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Friday, August 13, 2004

Random science-gawking 

My former boss Joe Kissell runs the Interesting Thing of the Day site, a wonderful little concept.

Today's article just happens to be on the Kepler Mission, yet another big-science space-shot that barely registers in the popular culture except among nerds and geeks.

Even I get pretty ho-hum about this sort of thing, but Joe's article is a concise explanation of what Kepler and its interesting successor, the Terrestrial Planet Finder, are supposed to do. Go read the article; I'll wait.

Right. So it's pretty esoteric stuff. Snooping on interstellar neighbours to find out what the neighbourhood is like, and if we might someday want to drop by for a visit to check out the sights. But I just finished reading [WARNING: COMPLETELY CRAP FLASH SITE AHEAD!] Quicksilver a historic-science-fiction novel (a surprisingly popular subgenre), but one that documents with some combination of veracity and poetic license the early days of The Royal Society and Isaac Newton (it's part of a trilogy, so don't blame me if you go reading it only to find out nothing bigger than a kidney stone gets tied up at the end of this volume).

Quicksilver was very good at setting up a sense of wonder at how far into the depths of human understanding the Royal Society (and especially Newton) were able to push into the realm of pure science. You get the impression of a group of pioneers who were figuring out bits and pieces of knowledge that wouldn't really be exploited in any practical fashion for another hundred years, and all in an era when financial concepts we take for granted (loans, banking, reliable currency) were only just forming, and when having a kidney stone meant the devilish choice between an incredibly painful death or an incredibly painful operation that might well lead to death regardless.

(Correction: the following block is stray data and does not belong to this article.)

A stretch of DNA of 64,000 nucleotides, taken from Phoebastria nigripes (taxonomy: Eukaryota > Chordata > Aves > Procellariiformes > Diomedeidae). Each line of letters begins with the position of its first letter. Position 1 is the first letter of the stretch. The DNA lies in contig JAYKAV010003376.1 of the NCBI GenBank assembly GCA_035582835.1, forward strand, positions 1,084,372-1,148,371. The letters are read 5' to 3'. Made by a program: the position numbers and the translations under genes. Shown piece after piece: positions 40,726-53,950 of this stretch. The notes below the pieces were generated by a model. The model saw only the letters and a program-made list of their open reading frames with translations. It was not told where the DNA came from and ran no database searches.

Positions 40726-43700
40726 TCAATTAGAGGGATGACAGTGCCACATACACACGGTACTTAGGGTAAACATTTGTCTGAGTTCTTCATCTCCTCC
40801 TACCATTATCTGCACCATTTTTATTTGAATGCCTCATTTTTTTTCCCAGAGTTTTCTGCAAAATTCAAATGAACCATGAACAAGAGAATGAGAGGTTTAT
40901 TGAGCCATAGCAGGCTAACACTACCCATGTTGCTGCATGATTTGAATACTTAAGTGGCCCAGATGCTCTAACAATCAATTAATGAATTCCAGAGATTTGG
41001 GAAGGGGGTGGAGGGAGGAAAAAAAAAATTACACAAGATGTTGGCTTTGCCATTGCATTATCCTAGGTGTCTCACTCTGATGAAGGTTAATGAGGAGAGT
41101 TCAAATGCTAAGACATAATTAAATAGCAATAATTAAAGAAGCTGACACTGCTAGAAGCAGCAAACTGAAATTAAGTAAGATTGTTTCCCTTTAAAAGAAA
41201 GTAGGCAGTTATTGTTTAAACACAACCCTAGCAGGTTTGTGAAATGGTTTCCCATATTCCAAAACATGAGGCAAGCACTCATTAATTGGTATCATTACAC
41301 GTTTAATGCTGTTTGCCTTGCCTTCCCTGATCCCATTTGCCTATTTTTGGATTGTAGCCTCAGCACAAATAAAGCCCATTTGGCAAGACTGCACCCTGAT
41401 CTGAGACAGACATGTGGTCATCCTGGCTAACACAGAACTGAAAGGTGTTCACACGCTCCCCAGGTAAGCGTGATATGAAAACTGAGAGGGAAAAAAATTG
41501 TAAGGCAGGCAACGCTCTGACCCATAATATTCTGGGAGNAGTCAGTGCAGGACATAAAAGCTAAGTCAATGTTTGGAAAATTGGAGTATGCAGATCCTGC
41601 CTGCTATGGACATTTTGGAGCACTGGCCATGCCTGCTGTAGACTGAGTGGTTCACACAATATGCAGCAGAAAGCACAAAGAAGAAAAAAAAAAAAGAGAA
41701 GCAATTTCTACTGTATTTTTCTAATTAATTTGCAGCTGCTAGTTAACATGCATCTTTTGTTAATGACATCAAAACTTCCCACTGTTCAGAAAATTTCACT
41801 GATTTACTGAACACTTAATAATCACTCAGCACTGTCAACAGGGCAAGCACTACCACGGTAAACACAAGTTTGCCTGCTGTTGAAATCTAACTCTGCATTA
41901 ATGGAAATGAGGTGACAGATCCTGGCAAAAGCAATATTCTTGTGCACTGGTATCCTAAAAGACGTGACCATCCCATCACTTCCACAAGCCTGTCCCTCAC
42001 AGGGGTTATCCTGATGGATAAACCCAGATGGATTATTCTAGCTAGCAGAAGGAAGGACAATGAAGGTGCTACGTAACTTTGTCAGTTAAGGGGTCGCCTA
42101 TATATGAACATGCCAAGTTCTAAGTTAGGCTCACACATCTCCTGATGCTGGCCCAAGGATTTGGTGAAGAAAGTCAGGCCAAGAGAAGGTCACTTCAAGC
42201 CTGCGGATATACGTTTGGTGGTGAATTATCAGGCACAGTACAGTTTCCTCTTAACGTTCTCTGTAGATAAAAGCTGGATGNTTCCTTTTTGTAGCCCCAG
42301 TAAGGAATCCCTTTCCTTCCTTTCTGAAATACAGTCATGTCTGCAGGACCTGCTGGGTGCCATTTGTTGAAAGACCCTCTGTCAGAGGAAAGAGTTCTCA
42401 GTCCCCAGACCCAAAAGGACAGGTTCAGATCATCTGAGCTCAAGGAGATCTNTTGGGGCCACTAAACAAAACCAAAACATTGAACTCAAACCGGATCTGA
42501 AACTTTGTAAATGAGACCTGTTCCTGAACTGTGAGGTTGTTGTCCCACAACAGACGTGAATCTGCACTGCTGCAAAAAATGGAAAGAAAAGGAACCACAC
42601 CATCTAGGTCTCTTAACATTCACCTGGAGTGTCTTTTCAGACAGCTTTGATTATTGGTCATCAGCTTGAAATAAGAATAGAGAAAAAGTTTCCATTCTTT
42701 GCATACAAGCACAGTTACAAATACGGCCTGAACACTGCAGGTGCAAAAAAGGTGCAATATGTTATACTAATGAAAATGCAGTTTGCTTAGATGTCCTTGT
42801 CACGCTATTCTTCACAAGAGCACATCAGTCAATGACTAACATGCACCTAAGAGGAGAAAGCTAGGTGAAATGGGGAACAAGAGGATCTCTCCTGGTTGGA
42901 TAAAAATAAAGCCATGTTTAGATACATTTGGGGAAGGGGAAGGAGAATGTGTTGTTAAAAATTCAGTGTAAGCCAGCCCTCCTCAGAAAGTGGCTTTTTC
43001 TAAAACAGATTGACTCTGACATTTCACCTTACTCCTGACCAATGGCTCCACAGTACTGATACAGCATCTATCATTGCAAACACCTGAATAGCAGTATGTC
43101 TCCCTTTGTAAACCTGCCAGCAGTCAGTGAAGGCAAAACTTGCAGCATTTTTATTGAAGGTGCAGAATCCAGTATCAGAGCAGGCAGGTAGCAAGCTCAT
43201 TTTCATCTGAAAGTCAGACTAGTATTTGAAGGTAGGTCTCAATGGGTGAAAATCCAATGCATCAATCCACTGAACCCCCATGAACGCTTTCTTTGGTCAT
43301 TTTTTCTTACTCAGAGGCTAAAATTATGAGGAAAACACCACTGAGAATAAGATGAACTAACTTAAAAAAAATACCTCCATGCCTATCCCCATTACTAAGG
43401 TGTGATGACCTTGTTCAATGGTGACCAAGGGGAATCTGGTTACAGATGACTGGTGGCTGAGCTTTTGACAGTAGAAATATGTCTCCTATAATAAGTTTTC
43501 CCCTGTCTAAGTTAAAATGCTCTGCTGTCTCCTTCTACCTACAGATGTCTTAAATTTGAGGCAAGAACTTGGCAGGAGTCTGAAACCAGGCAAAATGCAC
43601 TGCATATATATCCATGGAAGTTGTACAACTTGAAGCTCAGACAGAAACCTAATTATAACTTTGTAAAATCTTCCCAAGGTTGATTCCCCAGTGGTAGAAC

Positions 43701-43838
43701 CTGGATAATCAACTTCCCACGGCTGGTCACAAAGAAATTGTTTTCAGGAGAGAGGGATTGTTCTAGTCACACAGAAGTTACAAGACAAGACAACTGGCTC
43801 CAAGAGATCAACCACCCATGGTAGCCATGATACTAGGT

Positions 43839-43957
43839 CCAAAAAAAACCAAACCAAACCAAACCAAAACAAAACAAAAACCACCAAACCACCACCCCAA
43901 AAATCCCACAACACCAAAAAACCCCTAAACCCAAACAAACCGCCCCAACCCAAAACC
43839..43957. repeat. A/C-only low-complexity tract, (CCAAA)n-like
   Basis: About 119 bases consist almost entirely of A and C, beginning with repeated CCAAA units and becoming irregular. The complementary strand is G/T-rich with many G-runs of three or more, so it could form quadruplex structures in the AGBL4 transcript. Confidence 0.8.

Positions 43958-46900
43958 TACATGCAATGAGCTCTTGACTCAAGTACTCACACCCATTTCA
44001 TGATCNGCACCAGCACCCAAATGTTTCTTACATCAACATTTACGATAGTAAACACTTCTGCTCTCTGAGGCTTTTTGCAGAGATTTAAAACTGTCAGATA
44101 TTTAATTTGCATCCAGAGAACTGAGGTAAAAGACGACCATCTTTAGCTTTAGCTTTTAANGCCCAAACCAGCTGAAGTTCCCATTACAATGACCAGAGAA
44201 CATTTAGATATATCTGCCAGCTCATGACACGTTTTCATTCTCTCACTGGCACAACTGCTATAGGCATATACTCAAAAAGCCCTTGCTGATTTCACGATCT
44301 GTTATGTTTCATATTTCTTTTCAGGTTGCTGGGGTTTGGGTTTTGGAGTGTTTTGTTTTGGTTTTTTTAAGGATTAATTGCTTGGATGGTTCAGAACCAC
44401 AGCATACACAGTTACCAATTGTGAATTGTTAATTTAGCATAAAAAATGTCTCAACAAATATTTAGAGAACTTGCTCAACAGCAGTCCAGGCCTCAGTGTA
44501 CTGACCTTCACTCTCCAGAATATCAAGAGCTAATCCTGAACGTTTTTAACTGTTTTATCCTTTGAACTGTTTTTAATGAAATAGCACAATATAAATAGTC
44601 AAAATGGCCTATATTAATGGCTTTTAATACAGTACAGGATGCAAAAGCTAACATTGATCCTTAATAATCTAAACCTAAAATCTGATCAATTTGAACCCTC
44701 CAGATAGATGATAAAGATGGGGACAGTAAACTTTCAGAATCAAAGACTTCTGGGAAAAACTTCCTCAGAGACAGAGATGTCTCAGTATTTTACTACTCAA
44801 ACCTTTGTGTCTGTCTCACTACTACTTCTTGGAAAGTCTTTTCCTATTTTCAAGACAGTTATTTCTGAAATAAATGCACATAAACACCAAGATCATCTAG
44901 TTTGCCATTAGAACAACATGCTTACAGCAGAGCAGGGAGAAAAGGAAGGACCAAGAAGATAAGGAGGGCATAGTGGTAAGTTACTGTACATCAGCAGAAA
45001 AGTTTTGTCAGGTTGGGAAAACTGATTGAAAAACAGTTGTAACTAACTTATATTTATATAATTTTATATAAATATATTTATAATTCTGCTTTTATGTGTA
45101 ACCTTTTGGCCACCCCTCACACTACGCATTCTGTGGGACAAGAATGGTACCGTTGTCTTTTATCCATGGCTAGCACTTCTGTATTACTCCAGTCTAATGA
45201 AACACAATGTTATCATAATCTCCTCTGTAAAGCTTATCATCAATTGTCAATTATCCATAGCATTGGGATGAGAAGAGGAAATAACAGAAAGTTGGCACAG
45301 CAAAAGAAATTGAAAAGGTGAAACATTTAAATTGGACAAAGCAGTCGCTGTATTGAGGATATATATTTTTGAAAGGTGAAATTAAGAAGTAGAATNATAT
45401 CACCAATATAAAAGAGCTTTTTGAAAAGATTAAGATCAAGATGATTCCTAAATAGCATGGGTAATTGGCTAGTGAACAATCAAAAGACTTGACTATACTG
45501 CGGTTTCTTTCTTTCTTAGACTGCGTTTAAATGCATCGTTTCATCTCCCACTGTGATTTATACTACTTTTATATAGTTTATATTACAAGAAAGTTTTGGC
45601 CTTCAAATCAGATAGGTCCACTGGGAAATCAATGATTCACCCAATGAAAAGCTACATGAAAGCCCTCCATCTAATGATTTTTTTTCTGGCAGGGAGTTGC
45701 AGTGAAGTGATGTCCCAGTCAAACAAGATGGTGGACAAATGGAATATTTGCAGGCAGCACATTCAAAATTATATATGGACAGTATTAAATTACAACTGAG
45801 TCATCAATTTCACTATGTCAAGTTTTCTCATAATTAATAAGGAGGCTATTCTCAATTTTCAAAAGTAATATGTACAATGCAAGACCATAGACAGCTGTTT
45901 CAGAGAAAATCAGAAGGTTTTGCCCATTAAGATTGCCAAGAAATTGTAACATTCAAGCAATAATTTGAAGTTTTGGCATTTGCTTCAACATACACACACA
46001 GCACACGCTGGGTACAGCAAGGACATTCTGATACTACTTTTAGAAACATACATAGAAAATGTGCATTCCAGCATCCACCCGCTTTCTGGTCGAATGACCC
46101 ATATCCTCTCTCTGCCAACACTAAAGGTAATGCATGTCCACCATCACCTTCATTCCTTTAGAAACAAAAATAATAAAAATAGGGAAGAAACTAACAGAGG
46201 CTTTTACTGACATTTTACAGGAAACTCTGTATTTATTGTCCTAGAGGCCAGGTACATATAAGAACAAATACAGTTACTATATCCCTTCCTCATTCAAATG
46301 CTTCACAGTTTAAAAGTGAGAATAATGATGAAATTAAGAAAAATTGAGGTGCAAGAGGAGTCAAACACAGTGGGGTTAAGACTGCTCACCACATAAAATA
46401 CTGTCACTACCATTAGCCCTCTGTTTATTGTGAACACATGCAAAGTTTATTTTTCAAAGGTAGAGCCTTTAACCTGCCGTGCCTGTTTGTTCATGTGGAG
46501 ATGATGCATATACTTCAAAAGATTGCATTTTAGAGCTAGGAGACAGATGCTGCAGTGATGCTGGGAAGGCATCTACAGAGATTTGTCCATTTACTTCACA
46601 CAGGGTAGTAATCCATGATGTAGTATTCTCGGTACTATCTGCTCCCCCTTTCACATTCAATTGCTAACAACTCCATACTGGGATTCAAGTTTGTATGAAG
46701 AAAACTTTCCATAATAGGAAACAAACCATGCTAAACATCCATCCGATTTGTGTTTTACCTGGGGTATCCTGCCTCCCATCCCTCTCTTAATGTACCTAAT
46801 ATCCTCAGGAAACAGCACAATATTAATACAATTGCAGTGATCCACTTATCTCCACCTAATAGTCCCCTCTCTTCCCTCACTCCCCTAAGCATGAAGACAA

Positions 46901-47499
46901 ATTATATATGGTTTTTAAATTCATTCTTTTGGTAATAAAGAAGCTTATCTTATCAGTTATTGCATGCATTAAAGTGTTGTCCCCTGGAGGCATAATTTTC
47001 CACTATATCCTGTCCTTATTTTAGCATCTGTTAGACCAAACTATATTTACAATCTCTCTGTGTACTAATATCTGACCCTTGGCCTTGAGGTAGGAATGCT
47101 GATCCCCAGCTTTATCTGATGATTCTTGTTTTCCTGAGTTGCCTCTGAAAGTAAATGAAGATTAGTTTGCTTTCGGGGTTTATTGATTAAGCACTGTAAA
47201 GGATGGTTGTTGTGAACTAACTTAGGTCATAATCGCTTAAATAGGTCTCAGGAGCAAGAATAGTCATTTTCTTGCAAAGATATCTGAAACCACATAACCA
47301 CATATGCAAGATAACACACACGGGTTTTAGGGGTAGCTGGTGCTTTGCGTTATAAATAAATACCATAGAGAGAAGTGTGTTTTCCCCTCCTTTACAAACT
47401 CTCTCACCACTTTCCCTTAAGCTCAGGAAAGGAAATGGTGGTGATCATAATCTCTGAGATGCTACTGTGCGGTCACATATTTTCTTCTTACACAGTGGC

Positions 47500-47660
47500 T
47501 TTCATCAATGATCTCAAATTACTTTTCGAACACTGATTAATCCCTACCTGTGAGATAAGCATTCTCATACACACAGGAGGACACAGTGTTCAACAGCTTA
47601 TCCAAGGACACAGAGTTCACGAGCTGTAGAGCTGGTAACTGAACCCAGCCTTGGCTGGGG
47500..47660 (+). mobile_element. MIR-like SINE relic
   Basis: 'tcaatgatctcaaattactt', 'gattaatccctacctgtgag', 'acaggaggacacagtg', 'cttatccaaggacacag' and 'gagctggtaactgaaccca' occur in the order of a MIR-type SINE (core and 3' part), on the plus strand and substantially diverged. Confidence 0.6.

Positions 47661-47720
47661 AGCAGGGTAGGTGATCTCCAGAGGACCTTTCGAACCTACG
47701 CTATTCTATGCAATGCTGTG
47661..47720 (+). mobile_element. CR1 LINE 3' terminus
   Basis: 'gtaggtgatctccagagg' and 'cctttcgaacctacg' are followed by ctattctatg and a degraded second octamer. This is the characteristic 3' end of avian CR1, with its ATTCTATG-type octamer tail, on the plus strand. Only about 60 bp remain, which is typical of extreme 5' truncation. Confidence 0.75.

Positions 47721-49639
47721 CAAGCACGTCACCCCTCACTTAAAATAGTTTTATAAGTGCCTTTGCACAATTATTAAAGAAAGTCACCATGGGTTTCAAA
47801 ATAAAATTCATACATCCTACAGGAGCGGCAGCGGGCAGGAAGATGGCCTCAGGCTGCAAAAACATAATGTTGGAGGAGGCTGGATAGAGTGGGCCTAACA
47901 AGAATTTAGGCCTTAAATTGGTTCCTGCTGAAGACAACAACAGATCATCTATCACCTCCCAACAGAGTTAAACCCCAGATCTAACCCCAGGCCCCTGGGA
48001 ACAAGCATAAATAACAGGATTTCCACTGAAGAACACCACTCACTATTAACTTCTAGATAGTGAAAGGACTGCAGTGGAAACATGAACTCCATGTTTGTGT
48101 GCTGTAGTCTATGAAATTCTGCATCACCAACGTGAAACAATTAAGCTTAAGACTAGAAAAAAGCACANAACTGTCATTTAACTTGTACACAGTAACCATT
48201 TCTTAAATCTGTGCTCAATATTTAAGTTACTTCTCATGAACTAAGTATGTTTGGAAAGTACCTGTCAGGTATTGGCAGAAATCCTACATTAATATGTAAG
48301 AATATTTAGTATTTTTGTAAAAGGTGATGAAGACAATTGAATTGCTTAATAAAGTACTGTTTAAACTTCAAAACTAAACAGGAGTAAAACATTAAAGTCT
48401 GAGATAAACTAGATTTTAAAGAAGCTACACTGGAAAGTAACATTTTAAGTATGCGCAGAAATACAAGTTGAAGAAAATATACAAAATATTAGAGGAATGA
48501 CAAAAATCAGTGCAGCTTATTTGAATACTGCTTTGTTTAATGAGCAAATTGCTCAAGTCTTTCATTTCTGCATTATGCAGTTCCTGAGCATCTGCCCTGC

Back to the Terrestrial Planet Finder. This little mission doesn't propose the merely insane-making task of detecting Earth-sized planets that orbit distant stars, it intends to check on atmospheric composition.

Perhaps I'm just easily amazed. But I think this is the kind of amazing science that tends to bear fruit in a hundred years. But it's worth doing now: the chain of scientific discovery is such that yesterday's peeking-at-cells tends to lead to today's gene therapy and tomorrow's who-knows-what.

* * *

Oh, but more importantly: my father-in-law has a fruit crusher as well as a wine press! We're making crab apple wine!

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